Friday, 25 September 2020


We are on the cusp of spring and the days are longer. This evening, a rare trip to the supermarket alone prompted very strong memories. I seldom shop at night, but this evening I just wanted the quiet pace, the meandering without pressure.
I wasn't prepared for the effect of being in a car alone at dusk would have on me. When I lived for 7 years in a desert, this was the time I would go shopping. It was generally after a very busy and stressful day in the office. The grinding heat would have lost its edge and you could always smell the scent of some flower or plant as the temperature dropped and the ground sighed with relief.
One of the many delights of my desert life were the encounters with shop assistants. They were all unfailingly polite and friendly and it gave me the chance to make small talk - a luxury not really possible during working hours. My local supermarket had beautiful girls from mainland China at the tills. They wanted to practise their English on anyone who had the time to stop. The giving of change and packing of bags was slow and gently drawn out in order to make conversation. The Indian salesmen in the material souks were charming and funny and would tease and laugh. My local florist was Syrian and kept birds in cages all around his shop. He always had time to talk. The people were often intoxicating, as if from another world.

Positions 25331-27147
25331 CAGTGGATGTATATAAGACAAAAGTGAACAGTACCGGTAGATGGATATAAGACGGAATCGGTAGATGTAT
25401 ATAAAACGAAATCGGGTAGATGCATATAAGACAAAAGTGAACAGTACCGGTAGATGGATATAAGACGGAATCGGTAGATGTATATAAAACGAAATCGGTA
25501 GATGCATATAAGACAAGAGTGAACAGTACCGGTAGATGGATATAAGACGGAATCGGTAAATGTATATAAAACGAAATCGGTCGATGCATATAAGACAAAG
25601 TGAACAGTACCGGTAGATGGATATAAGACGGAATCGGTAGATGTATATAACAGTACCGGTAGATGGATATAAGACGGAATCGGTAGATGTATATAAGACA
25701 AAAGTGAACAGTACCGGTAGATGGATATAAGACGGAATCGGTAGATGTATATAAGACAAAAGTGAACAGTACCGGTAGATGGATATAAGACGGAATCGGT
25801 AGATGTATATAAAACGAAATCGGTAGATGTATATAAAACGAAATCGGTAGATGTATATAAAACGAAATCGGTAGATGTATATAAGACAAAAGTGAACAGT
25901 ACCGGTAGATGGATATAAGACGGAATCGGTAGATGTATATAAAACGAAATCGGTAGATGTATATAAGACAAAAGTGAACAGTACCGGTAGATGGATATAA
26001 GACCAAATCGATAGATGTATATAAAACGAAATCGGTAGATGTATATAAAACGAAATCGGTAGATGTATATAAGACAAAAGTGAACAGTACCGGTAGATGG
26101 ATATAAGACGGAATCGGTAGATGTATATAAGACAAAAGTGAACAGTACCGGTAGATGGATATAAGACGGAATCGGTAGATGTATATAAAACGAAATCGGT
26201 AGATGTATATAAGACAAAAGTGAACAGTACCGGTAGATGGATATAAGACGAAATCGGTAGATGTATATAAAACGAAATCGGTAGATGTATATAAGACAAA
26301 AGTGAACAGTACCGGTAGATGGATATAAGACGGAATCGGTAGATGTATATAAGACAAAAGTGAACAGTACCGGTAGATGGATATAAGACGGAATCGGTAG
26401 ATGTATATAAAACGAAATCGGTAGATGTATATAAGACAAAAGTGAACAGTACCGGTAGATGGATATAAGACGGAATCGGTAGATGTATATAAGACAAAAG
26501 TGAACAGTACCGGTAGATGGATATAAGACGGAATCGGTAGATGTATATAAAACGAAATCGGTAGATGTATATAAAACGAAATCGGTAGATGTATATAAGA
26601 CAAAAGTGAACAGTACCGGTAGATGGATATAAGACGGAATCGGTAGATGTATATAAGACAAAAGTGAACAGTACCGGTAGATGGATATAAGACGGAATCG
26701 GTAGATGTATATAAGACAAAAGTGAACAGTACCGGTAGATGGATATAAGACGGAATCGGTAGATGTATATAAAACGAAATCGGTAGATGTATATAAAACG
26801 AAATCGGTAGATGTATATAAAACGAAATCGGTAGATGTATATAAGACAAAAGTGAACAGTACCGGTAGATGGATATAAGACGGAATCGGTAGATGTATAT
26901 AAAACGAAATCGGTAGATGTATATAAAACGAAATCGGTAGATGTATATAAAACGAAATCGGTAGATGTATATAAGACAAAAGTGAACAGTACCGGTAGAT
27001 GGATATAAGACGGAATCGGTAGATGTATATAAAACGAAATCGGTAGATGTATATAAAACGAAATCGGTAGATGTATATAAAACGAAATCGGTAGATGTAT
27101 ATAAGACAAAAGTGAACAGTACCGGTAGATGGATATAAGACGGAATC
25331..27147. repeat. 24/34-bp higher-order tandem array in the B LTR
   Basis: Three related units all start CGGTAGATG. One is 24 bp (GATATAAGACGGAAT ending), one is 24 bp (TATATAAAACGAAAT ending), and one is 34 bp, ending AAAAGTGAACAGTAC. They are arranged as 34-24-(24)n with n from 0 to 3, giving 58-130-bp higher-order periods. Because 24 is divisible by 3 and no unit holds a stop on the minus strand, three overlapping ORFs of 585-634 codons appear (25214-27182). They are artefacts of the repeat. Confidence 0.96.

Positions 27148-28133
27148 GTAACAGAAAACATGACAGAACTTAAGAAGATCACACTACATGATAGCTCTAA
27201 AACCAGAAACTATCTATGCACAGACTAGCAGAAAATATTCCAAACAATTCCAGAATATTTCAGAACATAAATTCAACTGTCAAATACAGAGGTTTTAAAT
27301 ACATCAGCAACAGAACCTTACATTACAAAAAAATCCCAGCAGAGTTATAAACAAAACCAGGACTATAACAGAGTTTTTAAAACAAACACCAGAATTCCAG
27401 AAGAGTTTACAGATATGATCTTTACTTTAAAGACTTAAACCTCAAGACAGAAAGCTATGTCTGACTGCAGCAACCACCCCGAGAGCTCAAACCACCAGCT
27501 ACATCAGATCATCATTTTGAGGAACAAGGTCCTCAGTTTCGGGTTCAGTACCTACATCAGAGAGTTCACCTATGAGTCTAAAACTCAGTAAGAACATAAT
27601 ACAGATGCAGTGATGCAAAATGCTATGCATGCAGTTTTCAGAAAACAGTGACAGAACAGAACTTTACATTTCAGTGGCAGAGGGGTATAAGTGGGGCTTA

And there is something in that pause between day and night which triggers the deep emotions I so often felt, returning to an empty apartment, making a meal, checking on my neighbours then falling exhausted into my bed. It was a strange zone between sweet contentment and crushing loneliness. Delight in the ever changing variety of each day, followed by the brief interlude of a sensual dusk, the call from the mosque, and the swish of sand as it hurried across the road.
Tonight I am thankful for a brief return to the intensity of that time. But I am also grateful that tonight I don't fall into bed alone and the only sound of the night I hear is of our resident owl calling its mate.

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